Icelandic Culture
16 December 2019

Icelandic Christmas Desserts

Historically, Icelanders don’t really have a much of a sweet tooth. That is not because we didn’t want to but more to do with the fact that most people were incredibly poor and sugar was not something the people would spend money on.
It seems Icelanders decided to make up for all the lost time of eating sweets, candy and desserts by consuming copious amounts of it since the 20th century. The nation has been pretty high on the list of the fattest countries in Europe in recent years.
But who cares? We’re here to talk about Christmas and desserts and candy!
Christmas food

Christmas Candy

Icelanders like their Christmas customs and their way of doing things is the only way. Those who eat ptarmigan for dinner are shocked that others would choose glazed ham instead. Those who eat glazed ham are in awe that anyone would choose duck, turkey or reindeer.
But there is one thing all those people agree on; there is no Christmas without Mackintosh.
Mackintosh is an Icelandic Christmas stable. You might wonder what it is, well, it’s just Nestlé’s Quality Street. We didn’t bother with changing the name colloquially when Nestlé bought Rowntree 31 years ago. Icelanders still talk fondly about the old tins with Victorian people, and apparently, the candy was just better. It’s all in the tin!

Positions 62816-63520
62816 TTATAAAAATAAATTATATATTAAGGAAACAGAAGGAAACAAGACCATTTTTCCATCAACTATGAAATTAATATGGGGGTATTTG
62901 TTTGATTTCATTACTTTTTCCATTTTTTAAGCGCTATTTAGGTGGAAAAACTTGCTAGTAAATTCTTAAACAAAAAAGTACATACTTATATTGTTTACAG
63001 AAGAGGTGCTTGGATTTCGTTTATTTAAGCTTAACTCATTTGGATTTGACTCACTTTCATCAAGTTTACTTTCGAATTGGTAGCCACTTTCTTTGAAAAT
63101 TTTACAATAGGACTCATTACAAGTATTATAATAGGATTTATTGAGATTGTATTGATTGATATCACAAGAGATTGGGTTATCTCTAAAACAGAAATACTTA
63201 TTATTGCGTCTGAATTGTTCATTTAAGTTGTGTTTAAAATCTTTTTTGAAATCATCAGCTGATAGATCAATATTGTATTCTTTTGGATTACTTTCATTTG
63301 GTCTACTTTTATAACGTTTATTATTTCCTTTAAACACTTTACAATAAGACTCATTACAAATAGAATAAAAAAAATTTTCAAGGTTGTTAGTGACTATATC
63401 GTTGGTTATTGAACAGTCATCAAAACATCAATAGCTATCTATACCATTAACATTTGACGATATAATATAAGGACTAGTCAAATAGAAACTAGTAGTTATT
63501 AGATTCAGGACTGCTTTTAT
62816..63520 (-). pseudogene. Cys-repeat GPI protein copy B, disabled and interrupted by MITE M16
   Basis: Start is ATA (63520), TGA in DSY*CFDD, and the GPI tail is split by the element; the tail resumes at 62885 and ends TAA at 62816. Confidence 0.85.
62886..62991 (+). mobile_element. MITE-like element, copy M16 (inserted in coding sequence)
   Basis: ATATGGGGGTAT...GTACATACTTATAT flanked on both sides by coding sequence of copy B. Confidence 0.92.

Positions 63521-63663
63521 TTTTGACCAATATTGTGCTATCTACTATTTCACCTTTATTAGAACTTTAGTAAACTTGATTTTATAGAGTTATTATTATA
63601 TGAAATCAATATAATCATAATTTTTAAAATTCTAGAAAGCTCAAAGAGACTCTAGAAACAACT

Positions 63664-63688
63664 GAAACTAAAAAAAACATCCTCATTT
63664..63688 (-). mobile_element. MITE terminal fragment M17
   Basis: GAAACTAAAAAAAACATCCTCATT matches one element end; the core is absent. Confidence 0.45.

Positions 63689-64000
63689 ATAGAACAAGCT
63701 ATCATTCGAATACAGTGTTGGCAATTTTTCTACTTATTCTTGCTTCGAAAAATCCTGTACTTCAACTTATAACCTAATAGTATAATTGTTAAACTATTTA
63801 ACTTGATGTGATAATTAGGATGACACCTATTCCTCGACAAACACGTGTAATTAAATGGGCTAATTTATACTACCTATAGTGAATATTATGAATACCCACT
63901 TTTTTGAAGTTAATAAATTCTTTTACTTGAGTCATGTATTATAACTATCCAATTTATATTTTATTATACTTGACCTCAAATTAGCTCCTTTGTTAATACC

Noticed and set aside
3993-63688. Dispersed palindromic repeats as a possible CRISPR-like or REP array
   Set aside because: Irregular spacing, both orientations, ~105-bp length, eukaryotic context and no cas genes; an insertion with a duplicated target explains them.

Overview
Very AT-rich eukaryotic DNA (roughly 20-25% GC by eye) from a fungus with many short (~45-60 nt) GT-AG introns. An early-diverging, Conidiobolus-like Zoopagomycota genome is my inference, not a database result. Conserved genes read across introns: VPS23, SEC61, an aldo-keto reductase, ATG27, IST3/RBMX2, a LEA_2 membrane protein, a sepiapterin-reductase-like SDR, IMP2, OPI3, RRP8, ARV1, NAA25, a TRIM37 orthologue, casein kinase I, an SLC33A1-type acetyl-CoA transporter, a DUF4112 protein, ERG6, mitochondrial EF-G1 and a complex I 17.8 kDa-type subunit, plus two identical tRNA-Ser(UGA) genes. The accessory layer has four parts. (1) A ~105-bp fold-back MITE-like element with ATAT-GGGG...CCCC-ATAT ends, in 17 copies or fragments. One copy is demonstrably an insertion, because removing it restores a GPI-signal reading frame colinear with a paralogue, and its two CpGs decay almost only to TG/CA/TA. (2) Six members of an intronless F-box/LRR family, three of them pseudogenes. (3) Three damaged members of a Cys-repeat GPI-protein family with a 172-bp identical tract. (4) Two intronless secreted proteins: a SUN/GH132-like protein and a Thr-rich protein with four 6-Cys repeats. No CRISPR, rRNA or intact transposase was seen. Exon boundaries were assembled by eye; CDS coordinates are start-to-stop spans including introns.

Christmas Desserts

This dessert does not unify people as much as Mackintosh does but those who eat it can’t imagine Christmas without it. And that’s the risalamand. The Christmas pudding came to Iceland from Denmark, where it is very common. It should not be confused with rice pudding, which is basically the same thing but without the whipped cream, vanilla and almonds.
Other things people eat is ice cream. Oh yes. Icelanders eat ice cream during winter – especially in winter, in freezing temperatures. For many, it’s a homemade vanilla ice cream and homemade cornets, a tradition that came from Norway.